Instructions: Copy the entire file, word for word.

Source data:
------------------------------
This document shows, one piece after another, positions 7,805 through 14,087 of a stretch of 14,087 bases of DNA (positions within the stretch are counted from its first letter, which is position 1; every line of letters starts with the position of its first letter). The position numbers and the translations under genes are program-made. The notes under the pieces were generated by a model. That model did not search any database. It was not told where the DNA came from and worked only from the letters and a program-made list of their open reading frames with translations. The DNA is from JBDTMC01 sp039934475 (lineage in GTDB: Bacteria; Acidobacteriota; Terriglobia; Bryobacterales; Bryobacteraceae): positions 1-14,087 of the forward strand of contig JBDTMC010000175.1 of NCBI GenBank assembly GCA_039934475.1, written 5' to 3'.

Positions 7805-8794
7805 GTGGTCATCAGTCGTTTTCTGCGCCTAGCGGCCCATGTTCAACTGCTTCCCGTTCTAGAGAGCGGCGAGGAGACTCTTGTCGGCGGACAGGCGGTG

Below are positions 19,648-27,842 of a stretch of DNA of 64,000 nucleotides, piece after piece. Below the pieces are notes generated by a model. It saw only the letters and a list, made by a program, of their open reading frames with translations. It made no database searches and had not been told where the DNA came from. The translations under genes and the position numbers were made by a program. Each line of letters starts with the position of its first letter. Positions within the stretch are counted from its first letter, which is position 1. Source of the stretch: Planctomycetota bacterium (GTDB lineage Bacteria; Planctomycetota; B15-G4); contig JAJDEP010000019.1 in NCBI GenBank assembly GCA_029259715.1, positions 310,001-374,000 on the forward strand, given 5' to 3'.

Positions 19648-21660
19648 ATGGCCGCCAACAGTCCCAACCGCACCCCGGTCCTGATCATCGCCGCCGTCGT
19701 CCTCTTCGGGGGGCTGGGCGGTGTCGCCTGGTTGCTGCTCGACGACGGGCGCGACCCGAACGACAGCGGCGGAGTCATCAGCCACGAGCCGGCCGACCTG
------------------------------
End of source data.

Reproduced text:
This document shows, one piece after another, positions 7,805 through 14,087 of a stretch of 14,087 bases of DNA (positions within the stretch are counted from its first letter, which is position 1; every line of letters starts with the position of its first letter). The position numbers and the translations under genes are program-made. The notes under the pieces were generated by a model. That model did not search any database. It was not told where the DNA came from and worked only from the letters and a program-made list of their open reading frames with translations. The DNA is from JBDTMC01 sp039934475 (lineage in GTDB: Bacteria; Acidobacteriota; Terriglobia; Bryobacterales; Bryobacteraceae): positions 1-14,087 of the forward strand of contig JBDTMC010000175.1 of NCBI GenBank assembly GCA_039934475.1, written 5' to 3'.

Positions 7805-8794
7805 GTGGTCATCAGTCGTTTTCTGCGCCTAGCGGCCCATGTTCAACTGCTTCCCGTTCTAGAGAGCGGCGAGGAGACTCTTGTCGGCGGACAGGCGGTG

Below are positions 19,648-27,842 of a stretch of DNA of 64,000 nucleotides, piece after piece. Below the pieces are notes generated by a model. It saw only the letters and a list, made by a program, of their open reading frames with translations. It made no database searches and had not been told where the DNA came from. The translations under genes and the position numbers were made by a program. Each line of letters starts with the position of its first letter. Positions within the stretch are counted from its first letter, which is position 1. Source of the stretch: Planctomycetota bacterium (GTDB lineage Bacteria; Planctomycetota; B15-G4); contig JAJDEP010000019.1 in NCBI GenBank assembly GCA_029259715.1, positions 310,001-374,000 on the forward strand, given 5' to 3'.

Positions 19648-21660
19648 ATGGCCGCCAACAGTCCCAACCGCACCCCGGTCCTGATCATCGCCGCCGTCGT
19701 CCTCTTCGGGGGGCTGGGCGGTGTCGCCTGGTTGCTGCTCGACGACGGGCGCGACCCGAACGACAGCGGCGGAGTCATCAGCCACGAGCCGGCCGACCTG